Bengaluru Rooftops Capable of Generating 2.5 GW Solar Power

A survey conducted by BESCOM has revealed that the rooftops of 1.4 lakh buildings in Bengaluru have the potential to generate 2.5 GW of solar power.

Bengaluru Rooftops Solar Power

A survey conducted by the Bangalore Electricity Supply Company Limited (BESCOM) has revealed that the rooftops of 1.4 lakh buildings have the potential to generate 2.5 GW of solar power from rooftop solar systems. (Bengaluru)

The survey was carried out across 1,176 sq. km in the city. As per the state records, only 205MW capacity of SRTPV (solar rooftop photovoltaic) has been installed till July 2019 in the state, while Karnataka’s solar policy of 2014-21 had set an ambitious target of 2,400 MW for grid-connected solar rooftop projects.

The state Discom will soon allow third-party investors to rent rooftops of domestic consumers and set up SRTPV systems under various business models. It has proposed a capital expenditure of Rs 1,275 crore for the installation of hybrid solar rooftop plants with storage, with a capacity of 1060 MW.

On December 9, the Karnataka Electricity Regulatory Commission (KERC) had issued an order, detailing four business models to be followed for third-party investment in setting up solar plants at consumers’ homes. A developer/investor can now install, own and operate solar plants on a domestic consumer’s rooftop and sell energy at retail supply tariffs fixed by KERC.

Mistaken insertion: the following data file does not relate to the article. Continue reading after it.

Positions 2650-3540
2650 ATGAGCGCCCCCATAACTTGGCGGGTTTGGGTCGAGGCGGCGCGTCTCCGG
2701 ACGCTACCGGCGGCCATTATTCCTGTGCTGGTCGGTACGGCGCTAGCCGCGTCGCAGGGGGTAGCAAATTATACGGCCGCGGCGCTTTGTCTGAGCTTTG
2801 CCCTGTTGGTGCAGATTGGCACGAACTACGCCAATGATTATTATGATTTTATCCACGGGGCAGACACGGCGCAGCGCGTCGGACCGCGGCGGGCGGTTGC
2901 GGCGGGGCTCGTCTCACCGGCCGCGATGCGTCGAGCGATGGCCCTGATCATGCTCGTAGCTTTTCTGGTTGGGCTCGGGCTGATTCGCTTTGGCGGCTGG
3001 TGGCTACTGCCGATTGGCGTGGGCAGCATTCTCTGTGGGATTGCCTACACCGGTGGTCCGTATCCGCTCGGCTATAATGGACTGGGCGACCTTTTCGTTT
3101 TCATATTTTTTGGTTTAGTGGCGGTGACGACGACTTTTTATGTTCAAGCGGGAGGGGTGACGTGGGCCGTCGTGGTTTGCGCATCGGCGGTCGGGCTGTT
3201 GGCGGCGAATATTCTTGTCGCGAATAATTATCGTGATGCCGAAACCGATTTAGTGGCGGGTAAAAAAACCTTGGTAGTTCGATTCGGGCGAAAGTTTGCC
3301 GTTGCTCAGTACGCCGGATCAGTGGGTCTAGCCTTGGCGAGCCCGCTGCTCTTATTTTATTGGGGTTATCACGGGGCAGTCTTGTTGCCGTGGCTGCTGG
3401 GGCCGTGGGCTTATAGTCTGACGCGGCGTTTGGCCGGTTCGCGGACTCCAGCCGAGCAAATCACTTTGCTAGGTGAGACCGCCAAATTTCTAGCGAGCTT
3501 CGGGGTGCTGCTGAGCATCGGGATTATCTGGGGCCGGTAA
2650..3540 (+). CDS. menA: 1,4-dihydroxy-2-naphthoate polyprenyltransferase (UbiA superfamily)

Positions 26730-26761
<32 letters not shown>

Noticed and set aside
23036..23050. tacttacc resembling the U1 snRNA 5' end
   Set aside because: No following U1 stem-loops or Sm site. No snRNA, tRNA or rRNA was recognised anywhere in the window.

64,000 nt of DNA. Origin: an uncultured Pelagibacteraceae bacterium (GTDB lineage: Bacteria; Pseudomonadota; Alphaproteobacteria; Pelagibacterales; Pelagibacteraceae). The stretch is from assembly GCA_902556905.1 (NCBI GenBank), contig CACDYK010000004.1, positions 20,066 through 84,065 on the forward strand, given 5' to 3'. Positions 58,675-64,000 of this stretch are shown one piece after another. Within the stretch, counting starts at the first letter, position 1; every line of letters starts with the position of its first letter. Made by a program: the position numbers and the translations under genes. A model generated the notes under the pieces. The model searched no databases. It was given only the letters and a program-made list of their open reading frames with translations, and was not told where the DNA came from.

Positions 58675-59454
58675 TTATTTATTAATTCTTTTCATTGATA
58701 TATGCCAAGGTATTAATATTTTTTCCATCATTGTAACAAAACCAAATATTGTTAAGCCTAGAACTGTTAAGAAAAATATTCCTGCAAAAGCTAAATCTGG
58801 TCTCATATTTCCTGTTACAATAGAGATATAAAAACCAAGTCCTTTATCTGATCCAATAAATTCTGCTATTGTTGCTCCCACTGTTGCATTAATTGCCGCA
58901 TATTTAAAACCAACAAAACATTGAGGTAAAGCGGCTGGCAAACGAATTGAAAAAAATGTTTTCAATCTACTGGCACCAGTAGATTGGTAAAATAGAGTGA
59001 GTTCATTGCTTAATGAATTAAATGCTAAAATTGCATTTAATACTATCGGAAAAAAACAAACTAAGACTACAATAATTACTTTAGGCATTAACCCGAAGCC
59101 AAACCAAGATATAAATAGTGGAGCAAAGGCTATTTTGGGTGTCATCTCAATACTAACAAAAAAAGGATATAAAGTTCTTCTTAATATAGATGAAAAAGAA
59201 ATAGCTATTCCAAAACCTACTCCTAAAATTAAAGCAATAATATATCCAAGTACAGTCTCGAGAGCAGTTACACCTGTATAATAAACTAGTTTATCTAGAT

Under the third party investor/ developer model, the consumer buys energy from the developer who installs, owns and operates rooftop solar plants on the consumer’s rooftop. The key driver for the adoption of a third-party investment model is to remove the difficulty of incurring the high upfront installation cost by the consumers and to provide other benefits.

The commission also noted that there is a need for the more proactive and constructive role by the Discoms to facilitate smaller consumers to install efficient rooftop solar plants at an optimal cost, either with investment from the consumers or through third party investments under Third-Party Investment Model or investments by the Discoms themselves.

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Ayush Verma

Ayush is a staff writer at and writes on renewable energy with a special focus on solar and wind. Prior to this, as an engineering graduate trying to find his niche in the energy journalism segment, he worked as a correspondent for